The summit opened its second day on Tuesday with a general session that provided attendees with updates from the U.S. Department of Education. José Viana, Assistant Deputy Secretary and Director of the OELA, gave participants a full update on current OELA initiatives and progress reports for ELs across the nation. Additionally, Deputy Director Chris Coro of the Office of Career, Adult, and Technical Education held a breakout session and provided helpful information on his office’s current initiatives and the implementation of WIOA across the United States. The morning continued packed full of breakout sessions from the Migration Policy Institute, National Skills Coalition, and American Federation of Teachers.

A Congressional Speaker: Encouragement and Advice

Before breaking for lunch, participants welcomed the first-ever member of Congress to speak at the summit, Representative Jim Langevin (D-RI), who discussed his recently introduced bill, the Reaching English Learners Act (HR 4838). The bill would create a new funding stream within Title II of the Higher Education Act to help better prepare future English language teachers by providing grants to create partnerships between teacher education programs and local schools, allowing for future teachers to work with ELs earlier and more frequently in their training. As participants prepared to ask their members of Congress to become cosponsors of this important bill, the congressman offered words of encouragement and advice for this year’s advocates, emphasizing the importance of advocating for ELs and their teachers.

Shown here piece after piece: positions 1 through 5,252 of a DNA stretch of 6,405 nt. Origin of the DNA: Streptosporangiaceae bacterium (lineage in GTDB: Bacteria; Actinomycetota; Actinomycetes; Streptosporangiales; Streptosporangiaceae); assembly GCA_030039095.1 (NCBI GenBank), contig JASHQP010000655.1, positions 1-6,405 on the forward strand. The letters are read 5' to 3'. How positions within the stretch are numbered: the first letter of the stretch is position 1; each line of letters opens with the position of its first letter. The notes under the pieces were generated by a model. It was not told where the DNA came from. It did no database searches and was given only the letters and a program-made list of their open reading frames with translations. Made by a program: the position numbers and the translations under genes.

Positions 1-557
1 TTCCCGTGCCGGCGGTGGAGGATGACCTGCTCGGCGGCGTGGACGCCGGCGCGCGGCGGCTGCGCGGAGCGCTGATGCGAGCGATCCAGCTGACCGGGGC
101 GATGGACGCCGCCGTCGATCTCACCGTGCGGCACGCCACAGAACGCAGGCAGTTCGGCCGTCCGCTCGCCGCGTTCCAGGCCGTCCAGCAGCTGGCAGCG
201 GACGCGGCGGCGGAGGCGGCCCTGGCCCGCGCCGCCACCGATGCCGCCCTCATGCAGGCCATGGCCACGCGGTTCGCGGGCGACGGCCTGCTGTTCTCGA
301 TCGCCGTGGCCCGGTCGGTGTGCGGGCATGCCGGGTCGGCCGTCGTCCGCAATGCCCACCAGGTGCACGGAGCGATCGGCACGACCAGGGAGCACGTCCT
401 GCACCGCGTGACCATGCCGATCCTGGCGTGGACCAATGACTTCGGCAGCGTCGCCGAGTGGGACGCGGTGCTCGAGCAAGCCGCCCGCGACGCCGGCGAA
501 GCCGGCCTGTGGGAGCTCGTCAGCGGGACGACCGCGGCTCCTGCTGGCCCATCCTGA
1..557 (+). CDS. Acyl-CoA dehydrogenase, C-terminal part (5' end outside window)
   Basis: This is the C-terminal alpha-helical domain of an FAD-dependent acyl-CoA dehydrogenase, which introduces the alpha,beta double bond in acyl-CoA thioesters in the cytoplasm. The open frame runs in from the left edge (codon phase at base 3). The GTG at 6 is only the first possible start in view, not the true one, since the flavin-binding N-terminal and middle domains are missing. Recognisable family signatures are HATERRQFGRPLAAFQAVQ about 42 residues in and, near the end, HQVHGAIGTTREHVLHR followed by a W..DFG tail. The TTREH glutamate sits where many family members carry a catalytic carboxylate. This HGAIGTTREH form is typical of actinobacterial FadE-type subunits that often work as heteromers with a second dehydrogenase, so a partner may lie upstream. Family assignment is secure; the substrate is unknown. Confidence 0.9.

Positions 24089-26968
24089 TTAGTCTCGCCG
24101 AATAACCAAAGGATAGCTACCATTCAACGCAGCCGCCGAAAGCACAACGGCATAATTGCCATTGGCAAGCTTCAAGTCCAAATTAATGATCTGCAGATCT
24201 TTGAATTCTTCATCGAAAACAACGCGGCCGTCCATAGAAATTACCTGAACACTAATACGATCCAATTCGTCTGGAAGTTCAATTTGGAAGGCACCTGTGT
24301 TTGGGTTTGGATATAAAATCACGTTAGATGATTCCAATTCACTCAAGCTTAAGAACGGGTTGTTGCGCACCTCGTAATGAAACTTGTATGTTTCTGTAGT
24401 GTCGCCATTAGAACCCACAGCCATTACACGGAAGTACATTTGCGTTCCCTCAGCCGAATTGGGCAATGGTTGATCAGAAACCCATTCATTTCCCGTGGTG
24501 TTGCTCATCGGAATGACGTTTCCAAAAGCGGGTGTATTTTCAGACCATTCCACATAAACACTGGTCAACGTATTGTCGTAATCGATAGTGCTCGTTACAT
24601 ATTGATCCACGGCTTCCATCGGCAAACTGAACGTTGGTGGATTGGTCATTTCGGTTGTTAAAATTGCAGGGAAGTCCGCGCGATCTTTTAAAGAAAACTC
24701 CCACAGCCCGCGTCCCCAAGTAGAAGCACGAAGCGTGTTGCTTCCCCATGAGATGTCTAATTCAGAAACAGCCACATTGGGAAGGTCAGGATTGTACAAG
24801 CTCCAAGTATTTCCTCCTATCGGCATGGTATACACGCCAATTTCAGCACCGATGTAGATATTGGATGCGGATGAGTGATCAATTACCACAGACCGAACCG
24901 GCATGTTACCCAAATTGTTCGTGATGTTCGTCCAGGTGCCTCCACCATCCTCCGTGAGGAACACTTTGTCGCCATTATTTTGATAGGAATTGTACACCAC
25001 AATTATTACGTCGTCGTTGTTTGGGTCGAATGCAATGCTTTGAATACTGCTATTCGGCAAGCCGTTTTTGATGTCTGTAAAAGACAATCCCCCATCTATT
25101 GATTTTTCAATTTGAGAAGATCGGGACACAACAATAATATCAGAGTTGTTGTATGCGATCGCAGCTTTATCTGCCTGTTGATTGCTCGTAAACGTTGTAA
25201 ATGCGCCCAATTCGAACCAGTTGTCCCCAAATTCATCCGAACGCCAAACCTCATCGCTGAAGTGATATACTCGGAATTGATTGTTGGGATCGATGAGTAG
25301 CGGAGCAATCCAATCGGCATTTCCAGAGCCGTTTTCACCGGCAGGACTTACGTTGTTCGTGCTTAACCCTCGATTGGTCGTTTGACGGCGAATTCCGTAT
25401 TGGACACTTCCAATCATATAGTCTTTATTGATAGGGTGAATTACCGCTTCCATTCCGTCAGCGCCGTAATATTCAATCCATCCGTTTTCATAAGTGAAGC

(Left to right) Christopher Powers, John Segota,
and David Cutler with (bottom) Rep. Langevin

Following Rep. Langevin’s visit, attendees spent the afternoon preparing for their meetings on Capitol Hill, where they learned about current legislation in Congress affecting ELs and TESOL educators, as well as tips on how to effectively hold meetings and discuss EL issues with members of Congress and their staffers. Throughout the afternoon, participants worked in small groups, often with peers from the same state, where they strategized for their meetings on the Hill.

Visiting Capitol Hill: A Fruitful Endeavor

On Wednesday, summit participants descended on Capitol Hill, meeting with their representatives in the House and Senate. Many participants from the same state met with their representatives as a group, in a concerted effort to advocate on behalf of ELs and fellow educators from their home state, on issues such as passing the Dream Act, securing funding for Titles I and II of ESSA, and passing the Reaching English Learners Act. After crisscrossing the Capitol grounds, participants gathered for one last dinner, where they shared their experiences after a long day of advocating.

Noting the importance of teamwork when advocating for her students, Cherri Washington of Georgia noted, “If it wasn’t for being able to meet with my team members from Georgia, I wouldn’t have been able to stand my ground.” Other participants also had positive reflections after their meetings, including Judy O’Loughlin of California, who said, “All of the representatives we met with really listened to us and our issues.” Finally, Efrain Soto Santiago of Puerto Rico applauded the summit, saying, “I couldn’t miss out on the genuine messages being sent out here. Next year, I can’t come alone, I need to bring more people with me!”


Rep. Moore (D-WI; left) with Lori Menning, WITESOL